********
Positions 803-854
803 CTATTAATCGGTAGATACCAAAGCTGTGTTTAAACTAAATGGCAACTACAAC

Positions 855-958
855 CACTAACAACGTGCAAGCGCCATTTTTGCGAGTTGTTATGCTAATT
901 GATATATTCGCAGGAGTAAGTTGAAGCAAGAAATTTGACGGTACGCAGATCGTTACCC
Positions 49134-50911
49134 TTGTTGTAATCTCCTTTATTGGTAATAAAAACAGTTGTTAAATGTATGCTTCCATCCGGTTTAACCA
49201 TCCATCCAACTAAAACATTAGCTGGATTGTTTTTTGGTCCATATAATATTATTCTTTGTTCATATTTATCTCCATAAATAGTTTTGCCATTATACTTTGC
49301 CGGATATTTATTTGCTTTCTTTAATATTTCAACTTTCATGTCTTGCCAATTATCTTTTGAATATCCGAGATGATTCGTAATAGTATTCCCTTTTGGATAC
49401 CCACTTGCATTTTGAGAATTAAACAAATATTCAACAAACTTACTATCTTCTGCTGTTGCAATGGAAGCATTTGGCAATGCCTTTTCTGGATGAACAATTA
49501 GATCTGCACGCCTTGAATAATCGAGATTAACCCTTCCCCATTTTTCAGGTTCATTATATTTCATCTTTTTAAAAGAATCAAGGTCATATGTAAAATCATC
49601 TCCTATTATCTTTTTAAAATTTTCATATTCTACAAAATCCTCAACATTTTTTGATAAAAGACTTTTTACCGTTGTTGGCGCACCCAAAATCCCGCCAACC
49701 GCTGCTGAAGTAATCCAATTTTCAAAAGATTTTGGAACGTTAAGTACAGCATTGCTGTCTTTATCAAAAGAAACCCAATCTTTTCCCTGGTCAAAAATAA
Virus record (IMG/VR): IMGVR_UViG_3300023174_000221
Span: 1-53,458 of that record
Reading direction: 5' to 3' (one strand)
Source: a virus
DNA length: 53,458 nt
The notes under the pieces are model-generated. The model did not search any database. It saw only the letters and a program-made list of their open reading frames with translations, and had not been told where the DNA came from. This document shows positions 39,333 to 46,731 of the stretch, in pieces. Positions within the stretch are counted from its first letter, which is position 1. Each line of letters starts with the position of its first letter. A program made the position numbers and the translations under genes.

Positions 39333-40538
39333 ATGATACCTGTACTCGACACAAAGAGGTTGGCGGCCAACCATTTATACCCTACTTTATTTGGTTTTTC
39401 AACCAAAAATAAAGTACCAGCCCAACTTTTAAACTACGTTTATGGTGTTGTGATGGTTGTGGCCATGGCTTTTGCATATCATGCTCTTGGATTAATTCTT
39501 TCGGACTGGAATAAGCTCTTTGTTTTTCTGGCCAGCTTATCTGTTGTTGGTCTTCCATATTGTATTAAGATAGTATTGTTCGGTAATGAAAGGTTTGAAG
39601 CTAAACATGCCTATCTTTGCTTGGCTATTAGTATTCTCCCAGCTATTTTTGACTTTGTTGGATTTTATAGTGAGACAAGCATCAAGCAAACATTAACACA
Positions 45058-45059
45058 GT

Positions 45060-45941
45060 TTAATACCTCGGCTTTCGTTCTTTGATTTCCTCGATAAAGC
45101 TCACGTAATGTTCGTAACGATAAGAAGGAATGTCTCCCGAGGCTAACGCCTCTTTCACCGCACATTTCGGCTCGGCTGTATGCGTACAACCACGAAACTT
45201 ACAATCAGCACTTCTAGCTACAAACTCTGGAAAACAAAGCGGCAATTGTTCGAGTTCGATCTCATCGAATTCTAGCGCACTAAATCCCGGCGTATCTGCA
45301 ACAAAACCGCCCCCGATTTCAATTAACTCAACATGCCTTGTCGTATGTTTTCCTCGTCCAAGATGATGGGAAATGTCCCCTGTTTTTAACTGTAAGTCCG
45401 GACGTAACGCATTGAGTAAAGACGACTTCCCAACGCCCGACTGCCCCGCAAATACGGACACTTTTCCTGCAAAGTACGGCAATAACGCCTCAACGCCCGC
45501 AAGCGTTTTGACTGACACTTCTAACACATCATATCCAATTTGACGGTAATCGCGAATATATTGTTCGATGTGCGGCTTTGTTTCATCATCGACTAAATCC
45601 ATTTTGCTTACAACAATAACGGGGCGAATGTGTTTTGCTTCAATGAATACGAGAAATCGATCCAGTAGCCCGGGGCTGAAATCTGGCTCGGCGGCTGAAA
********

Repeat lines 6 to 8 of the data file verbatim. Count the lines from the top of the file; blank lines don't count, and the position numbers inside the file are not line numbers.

Positions 49134-50911
49134 TTGTTGTAATCTCCTTTATTGGTAATAAAAACAGTTGTTAAATGTATGCTTCCATCCGGTTTAACCA
49201 TCCATCCAACTAAAACATTAGCTGGATTGTTTTTTGGTCCATATAATATTATTCTTTGTTCATATTTATCTCCATAAATAGTTTTGCCATTATACTTTGC